How to Get A Toddler to Sleep
Bedtime was frustration time for Aaron because 2-year-old Emma would make him sing “Twinkle, Twinkle, Little Star” over and over for an hour, until she fell asleep.
“She insisted that I sing ‘Twinkle’ to her about 10 gazillion times…again and again!” he said. “Sometimes she seems to be asleep and I’ll try to ease myself off her bed, but if I make any tiny sound, she’ll immediately grumble out a half-asleep demand, ‘Twinkle!!!’ and I know I’ll be stuck there for another 20 minutes, until she’s fast asleep.”
Sleep Tricks to Get Toddlers to Sleep
To save Aaron’s sanity, I taught him a simple trick based on patience-stretching to put his toddler to sleep fast. For a week, I had Aaron do 3 things to prepare Emma for sleep success:
- Use rough, rumbly sound for all Emma’s naps and night sleep. About an hour before bedtime, he quietly played the rain on the roof track from a CD—and continued it until morning—increasing the sound—each night—until it was as loud as a shower.
- Give Emma a lovey each night.
- Practice patience-stretching 5 times a day. Soon Emma was able to wait a whole minute without complaining.
Now Aaron was ready to start the twinkle interruptus strategy for putting his toddler to sleep.
Getting Your Toddler to Sleep
That first night, Aaron put on the white noise, snuggled with Emma, and sang her song for a few minutes. Then he shot his finger up in the air—as if he’d suddenly remembered something important—and announced, “Wait! Wait! I forgot to kiss Mommy. Here, hold Teddy. I’ll be RIGHT back.” He hurried out for 5 seconds.
Emma’s practice with patience-stretching during the week gave her the confidence to wait those few seconds. She remembered that when Daddy said “Wait! Wait!” and left, he would be right back.
Soon Aaron slid back into the room whispering, “Good waiting! Good waiting!” He immediately cuddled up with his little girl and started singing again. Another few minutes, he repeated the same “Wait! Wait!” routine, but this time he disappeared for 15 seconds.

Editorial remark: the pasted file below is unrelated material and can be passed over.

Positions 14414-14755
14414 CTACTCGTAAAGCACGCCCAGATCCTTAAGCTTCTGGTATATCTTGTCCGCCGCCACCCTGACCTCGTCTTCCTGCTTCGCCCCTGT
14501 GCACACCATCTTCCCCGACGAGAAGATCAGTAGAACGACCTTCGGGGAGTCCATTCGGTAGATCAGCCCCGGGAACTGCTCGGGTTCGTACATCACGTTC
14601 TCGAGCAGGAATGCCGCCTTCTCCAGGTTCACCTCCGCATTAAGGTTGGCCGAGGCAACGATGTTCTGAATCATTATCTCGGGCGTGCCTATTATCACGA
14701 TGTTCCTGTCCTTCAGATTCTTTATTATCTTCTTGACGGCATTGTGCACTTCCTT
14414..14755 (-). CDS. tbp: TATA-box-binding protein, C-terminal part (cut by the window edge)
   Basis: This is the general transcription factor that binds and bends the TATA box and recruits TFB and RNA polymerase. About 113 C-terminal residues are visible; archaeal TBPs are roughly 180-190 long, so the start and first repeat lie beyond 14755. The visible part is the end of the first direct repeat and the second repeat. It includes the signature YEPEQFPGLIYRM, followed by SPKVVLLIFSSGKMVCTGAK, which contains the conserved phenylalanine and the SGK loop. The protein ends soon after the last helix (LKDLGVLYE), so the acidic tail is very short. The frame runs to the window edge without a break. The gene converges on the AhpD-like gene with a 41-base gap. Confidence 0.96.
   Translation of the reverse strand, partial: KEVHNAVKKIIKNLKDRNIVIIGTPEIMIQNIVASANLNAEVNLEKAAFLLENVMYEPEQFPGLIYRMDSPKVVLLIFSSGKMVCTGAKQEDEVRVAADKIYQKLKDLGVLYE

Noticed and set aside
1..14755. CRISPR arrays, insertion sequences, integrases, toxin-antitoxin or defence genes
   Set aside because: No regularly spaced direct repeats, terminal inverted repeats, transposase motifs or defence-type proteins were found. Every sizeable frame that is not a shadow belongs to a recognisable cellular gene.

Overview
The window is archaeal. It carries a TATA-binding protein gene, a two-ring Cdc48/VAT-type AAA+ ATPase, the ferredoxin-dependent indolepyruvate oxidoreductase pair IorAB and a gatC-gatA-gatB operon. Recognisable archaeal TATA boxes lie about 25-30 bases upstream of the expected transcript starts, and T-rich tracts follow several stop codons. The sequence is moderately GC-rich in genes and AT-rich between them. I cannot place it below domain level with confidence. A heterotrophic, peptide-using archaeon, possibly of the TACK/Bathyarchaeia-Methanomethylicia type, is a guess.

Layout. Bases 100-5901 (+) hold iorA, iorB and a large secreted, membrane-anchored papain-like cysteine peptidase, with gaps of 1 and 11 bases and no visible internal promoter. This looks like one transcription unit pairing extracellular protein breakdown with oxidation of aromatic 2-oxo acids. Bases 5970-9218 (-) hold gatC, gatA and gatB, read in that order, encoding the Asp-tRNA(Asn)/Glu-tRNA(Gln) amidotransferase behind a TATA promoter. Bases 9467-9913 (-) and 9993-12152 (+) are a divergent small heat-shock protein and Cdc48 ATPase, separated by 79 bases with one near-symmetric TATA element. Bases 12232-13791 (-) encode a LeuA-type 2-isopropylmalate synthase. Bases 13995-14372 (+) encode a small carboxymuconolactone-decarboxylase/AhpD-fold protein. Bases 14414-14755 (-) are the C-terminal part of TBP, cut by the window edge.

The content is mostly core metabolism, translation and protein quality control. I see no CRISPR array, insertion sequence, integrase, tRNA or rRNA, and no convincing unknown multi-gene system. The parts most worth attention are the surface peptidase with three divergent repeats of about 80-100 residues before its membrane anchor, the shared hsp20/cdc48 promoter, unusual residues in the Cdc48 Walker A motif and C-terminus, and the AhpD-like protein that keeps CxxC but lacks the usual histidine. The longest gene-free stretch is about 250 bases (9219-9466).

Again, Emma tolerated it fine, and when he returned, he repeated, “Good waiting! Good waiting!” and sang to her until she fell asleep.
The next night, Aaron repeated the same actions—but his first exit lasted for 30 seconds and his second lasted for a full minute. And when he tiptoed in at the end of the second time, Emma was fast asleep. And she stayed asleep for the night!
You’ll really have fun with this approach. It works about 75% of the time for kids over 18 months of age (and I’ve even had success with twinkle interruptus in helping a few 12-month-olds sleep train without a tear!).
What to Do if Your Toddler Still Won’t Fall Asleep
If your toddler cries when you leave, immediately return to comfort her—she may be experiencing some special stress, anxiety, or fear. Over the next few days, keep doing patience-stretching during the day, white noise for sleeping times, and make sure she has a lovey to hold when you go away.
Next, when you try twinkle interruptus again, don’t leave the room. After saying, “Wait! Wait!” simply go across the room and pretend to be searching for something. Then return to the bed again and say, “Good waiting!” Gradually increase the amount of time you spend on the other side of the room. If she tolerates that well after a couple of days, try leaving the room for a short period again.
Please don’t think of this as devious. Everyone is tired and has low frustration tolerance at bedtime, so this is a better time to be a little tricky than to enter into a battle of wills.
If you’re still having trouble putting your toddler to sleep, or are just looking for some additional advice, then watch “Happiest Toddler on the Block” video, with Dr. Harvey Karp.
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Disclaimer: The information on our site is NOT medical advice for any specific person or condition. It is only meant as general information. If you have any medical questions and concerns about your child or yourself, please contact your health provider. Breastmilk is the best source of nutrition for babies. It is important that, in preparation for and during breastfeeding, mothers eat a healthy, balanced diet. Combined breast- and bottle-feeding in the first weeks of life may reduce the supply of a mother's breastmilk and reversing the decision not to breastfeed is difficult. If you do decide to use infant formula, you should follow instructions carefully.